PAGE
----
No matter how you might view conventional behavior, you have to be shocked by the trio of horrific beings at the center of this story. Opera is filled with hateful figures, criminals, rapists, and many, many murderers. But these three rather shady figures starring in a single work may be a kind of record.
They all may be proclaiming love, but the results of that love make you shudder. Even Don Giovanni, the lecherous count also roaming the Seville streets, seems almost saintly in comparison.
As the gentle and mostly unjudgmental Howard said, upon leaving the theater, “these are not such nice people.”
I was enchanted by the performances and music, even if it didn’t make me want to abandon my life and run into the mountains.
*It’s fascinating, simply as a coincidental piece of gay gossip, that Marcel Proust, after Bizet’s death, befriended the composer’s wife and son, upon who based two of the central figures in his masterpiece, Remembrance of Things Past. The author of the original Carmen, Prosper Mérimée, although having occasional affairs and long correspondences with women, never married and lived most of his life with his mother. He did have a one-night stand, apparently, with George Sand (not impressed with his sexual prowess), who might almost be portrayed as a kind of Carmen, a strong-willed, talented seductress of many powerful men.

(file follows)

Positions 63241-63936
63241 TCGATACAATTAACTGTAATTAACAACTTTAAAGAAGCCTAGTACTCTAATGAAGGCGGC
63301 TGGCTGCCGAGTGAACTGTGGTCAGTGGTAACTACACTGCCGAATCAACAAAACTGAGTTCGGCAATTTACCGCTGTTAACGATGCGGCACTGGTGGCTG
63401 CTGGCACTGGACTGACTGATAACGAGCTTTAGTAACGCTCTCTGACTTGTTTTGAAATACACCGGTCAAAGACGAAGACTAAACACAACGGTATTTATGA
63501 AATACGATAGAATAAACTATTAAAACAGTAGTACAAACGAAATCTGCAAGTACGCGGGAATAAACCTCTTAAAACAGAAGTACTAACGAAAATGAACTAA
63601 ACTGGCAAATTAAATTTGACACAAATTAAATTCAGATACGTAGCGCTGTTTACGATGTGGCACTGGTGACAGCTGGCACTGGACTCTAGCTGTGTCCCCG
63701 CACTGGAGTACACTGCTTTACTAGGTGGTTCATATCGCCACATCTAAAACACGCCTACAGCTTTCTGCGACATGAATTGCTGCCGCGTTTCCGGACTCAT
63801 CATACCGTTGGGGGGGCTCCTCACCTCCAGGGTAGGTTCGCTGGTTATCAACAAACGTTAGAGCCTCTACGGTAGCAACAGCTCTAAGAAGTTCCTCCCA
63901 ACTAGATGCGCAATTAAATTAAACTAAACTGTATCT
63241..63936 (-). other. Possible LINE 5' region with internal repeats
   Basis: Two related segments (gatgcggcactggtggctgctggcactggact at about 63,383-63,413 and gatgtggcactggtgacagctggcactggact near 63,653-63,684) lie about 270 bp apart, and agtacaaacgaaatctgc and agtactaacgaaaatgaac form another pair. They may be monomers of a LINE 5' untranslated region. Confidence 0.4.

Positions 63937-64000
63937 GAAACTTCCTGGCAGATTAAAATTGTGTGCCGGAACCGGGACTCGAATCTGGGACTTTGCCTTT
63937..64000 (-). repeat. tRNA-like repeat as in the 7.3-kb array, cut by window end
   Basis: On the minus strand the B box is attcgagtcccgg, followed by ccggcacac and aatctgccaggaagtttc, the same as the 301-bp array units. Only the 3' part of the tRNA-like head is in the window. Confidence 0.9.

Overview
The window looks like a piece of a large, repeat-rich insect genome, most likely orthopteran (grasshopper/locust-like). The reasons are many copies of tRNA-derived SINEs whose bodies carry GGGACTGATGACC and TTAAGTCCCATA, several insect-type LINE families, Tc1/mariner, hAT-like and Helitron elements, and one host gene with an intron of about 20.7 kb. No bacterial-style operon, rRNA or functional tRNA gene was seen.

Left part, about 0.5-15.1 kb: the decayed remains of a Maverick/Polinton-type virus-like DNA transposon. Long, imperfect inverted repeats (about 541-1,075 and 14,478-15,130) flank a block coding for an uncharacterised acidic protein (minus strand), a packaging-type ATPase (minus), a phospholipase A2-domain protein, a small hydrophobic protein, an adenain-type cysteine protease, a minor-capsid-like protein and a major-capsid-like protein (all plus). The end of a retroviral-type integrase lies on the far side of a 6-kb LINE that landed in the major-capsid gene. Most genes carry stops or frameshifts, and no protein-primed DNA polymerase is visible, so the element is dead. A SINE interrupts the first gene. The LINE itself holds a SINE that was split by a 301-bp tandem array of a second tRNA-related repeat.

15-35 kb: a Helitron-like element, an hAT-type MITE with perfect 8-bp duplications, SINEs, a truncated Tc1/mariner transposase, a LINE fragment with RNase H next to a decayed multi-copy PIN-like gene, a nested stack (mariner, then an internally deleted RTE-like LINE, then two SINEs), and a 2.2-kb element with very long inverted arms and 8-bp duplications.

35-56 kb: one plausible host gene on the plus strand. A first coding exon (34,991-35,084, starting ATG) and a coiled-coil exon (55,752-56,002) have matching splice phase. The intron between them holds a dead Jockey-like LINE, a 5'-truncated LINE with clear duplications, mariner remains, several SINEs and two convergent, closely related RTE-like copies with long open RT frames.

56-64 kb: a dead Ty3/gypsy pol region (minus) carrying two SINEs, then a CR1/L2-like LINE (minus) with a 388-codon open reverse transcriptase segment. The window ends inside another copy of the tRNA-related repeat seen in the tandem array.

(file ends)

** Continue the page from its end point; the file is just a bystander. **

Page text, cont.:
Los Angeles, February 6, 2019
Reprinted from USTheater, Opera, and Performance (February 2019).